For about half an hour yesterday, the hottest eating establishment in all of Philadelphia was the Overbrook High School cafeteria.
Not for the ambience, location or even the pizza.
The students were buzzing because on her first official day on the job, school district Chief Executive Officer Arlene Ackerman came to lunch.
Ackerman, who previously ran the school districts in San Francisco and Washington, D.C., weaved her way through the crowded cafeteria meeting and greeted the teenagers, who gave her an earful before she could get a bite.
"I told her we need cleaner bathrooms, better lunches and more academic programs," said 10th-grader Latoya Wiley, 16.
"I would just hope that she can possibly help us raise money for more instruments, more arts programs and more singing programs," said 11th-grader Khristen Clifton.
"Hopefully, before I graduate there will be a change," added Clifton, a budding artist.
"I can't believe she ate the beans," 11th-grader Martin Hicks, 17, said, as he and dozens of other students watched Ackerman dine on a slice of pepperoni pizza, a hot dog, baked beans, an apple, a fruit cup and chocolate milk.
"I feel they don't take the time to prepare proper meals," Hicks, a sergeant in the school's Army JROTC, told a reporter. "We know what it's supposed to be, but when it's given to us it's not fully prepared. Some things might still be a little frozen."
Ackerman said that her food was just fine. The 88-year-old building, on the other hand, was not. During a tour led by Principal Ethelyn Payne Young, Ackerman saw exposed wires running along a first floor ceiling. She saw a girls' bathroom that lacked soap dispensers and mirrors, and which was in need of a paint job.
"That made me sad," Ackerman confided after exiting. "Imagine being a 16 or 17 year old without a mirror to primp just a little bit between class."
As they walked down a hallway, Principal Young pointed out rough spots. "These facilites are embarrassing - I'm embarrassed," she told Ackerman. "I'm embarrassed by the lack of attention that has been paid to this building. . . . We go to school in the dark."
Overbrook's condition was in stark contrast to Fox Chase Academics Plus School, where Ackerman spent her morning. That Northeast Philadelphia school, Ackerman said, was "immaculate." She was impressed by the library and by the questions she received from the fifth-grade class that had invited her, including whether she believes herself to be "sagacious" - that is, wise.
"What I saw in contrast was the difference in facilities," Ackerman said of the two schools. "What I saw that was similar was wonderful children who are enthusiastic, who love their school, who really enjoy being here.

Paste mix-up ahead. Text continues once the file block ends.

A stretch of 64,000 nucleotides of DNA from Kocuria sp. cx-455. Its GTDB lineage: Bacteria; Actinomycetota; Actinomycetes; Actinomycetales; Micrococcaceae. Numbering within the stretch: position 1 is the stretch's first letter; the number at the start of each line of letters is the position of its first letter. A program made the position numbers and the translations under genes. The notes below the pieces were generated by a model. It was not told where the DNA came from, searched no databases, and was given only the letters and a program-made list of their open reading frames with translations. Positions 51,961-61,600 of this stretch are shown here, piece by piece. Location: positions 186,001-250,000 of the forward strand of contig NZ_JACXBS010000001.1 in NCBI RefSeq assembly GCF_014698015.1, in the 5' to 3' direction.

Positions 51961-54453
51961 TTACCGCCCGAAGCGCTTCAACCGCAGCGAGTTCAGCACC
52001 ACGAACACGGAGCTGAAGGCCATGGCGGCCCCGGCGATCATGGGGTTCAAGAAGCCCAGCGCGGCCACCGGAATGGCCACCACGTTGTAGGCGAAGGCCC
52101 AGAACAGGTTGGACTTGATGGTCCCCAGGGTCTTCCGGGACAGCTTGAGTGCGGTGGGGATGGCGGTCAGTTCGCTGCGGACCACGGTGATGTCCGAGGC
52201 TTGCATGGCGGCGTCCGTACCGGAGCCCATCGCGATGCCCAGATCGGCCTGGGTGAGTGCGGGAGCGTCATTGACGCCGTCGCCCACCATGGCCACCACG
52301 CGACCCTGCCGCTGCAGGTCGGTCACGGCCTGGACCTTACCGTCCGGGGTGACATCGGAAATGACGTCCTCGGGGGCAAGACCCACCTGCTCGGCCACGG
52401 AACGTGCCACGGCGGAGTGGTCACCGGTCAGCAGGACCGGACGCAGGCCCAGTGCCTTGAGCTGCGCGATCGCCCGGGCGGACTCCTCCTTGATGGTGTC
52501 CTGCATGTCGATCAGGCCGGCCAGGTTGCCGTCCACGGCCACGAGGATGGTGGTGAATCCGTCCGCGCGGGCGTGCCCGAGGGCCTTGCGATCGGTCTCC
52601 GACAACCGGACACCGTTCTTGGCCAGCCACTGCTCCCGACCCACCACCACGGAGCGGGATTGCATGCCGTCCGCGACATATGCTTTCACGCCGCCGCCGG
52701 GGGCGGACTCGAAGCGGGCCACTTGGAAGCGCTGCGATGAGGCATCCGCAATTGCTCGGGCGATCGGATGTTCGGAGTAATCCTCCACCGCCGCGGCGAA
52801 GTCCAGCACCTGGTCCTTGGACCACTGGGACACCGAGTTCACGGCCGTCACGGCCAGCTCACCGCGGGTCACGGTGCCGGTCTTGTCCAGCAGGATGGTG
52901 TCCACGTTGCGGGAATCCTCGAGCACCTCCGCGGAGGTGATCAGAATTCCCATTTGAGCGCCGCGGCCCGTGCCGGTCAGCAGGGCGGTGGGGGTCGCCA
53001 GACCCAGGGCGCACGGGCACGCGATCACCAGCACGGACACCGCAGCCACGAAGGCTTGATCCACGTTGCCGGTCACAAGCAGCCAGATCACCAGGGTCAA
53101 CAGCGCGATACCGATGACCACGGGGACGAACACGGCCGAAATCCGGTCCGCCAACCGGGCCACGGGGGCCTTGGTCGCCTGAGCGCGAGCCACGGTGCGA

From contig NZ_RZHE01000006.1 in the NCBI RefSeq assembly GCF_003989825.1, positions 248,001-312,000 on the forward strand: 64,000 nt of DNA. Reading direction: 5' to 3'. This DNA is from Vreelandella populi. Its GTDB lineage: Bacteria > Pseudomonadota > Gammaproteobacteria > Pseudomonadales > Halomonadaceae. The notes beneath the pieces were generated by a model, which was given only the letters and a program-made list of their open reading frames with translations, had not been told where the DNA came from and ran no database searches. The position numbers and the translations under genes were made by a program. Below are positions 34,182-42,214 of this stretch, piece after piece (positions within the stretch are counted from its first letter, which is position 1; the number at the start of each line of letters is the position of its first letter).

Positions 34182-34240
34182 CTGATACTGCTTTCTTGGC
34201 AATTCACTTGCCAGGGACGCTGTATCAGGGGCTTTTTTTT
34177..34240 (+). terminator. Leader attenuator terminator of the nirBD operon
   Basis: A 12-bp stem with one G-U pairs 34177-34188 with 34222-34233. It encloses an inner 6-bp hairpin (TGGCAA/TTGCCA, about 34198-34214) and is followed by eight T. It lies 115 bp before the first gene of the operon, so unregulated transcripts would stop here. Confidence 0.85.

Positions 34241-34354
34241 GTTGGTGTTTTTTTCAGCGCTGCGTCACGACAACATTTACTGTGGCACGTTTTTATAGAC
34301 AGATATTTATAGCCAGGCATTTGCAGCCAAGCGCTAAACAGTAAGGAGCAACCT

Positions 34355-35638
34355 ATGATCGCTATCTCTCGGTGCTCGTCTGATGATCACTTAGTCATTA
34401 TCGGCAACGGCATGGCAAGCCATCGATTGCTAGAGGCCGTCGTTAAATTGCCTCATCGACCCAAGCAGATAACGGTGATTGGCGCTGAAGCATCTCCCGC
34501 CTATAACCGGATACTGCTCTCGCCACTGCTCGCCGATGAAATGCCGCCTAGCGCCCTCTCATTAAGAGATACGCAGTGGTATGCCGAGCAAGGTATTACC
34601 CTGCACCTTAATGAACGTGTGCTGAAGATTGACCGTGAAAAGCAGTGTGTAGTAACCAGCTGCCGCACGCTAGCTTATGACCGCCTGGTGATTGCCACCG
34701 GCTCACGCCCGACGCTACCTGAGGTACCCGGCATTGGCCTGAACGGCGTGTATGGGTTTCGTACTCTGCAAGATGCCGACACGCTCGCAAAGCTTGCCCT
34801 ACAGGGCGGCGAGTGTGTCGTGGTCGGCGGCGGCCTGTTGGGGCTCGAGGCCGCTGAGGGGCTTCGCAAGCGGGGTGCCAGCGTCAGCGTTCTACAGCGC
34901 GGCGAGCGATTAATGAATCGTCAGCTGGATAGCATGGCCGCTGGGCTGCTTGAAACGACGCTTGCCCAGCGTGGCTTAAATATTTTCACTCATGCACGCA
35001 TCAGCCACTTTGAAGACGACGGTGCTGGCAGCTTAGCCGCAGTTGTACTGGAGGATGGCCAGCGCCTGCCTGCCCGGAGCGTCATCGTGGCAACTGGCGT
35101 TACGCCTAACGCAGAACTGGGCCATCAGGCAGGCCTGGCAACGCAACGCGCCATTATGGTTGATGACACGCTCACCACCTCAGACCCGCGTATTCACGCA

"So, what I learned today is that there are great students across this city. They're not always treated equitably, but that's part of my job. . . . These are things that we can change and we can make those changes very quickly."
Among the Overbrook students whom Ackerman met was Ian Wiley, who yesterday learned that he had been accepted to Harvard University. "You'll love it," said Ackerman, who has a doctorate and master's degree from Harvard.
She also met Philip Beauchemin, 59, a social studies teacher for 38 years who coaches Overbrook's mock trial and baseball teams.
They chatted about his 12 mock-trial students - including Wiley - who have been accepted to Ivy League universities over the years, and of his six mock-trial teams that have won city championships and three state championships - including this year's.
When Ackerman had moved on to her next classroom, Beauchemin said he hoped that she would upgrade athletic fields and facilities at old schools like Overbrook, and improve the quality of teaching across the city.
"The school district, for all the time that I've been here, tries to take low-level teachers and then staff-develop them into something good. How has that worked out? I'd say, get high-quality teachers and then get out of the way."
Ackerman capped her day at a City Hall news conference at which Mayor Nutter and business and school leaders called on members of the public to lobby their elected state officials to support Gov. Rendell's proposed education-funding formula.
Rendell's proposal calls for investing at least $2.6 billion into schools statewide over the next six years to begin to address an estimated $4.6 billion annual shortfall in education funding. Philadelphia would receive $85 million in the first year of Rendell's plan.
"I've never seen an issue fraught with more politics than the funding of public education," Nutter said in explaining the need for the public campaign. "Let us take nothing for granted."
Members of the public, he said, are invited to attend a June 10 rally in Harrisburg to support the proposal and to e-mail lawmakers.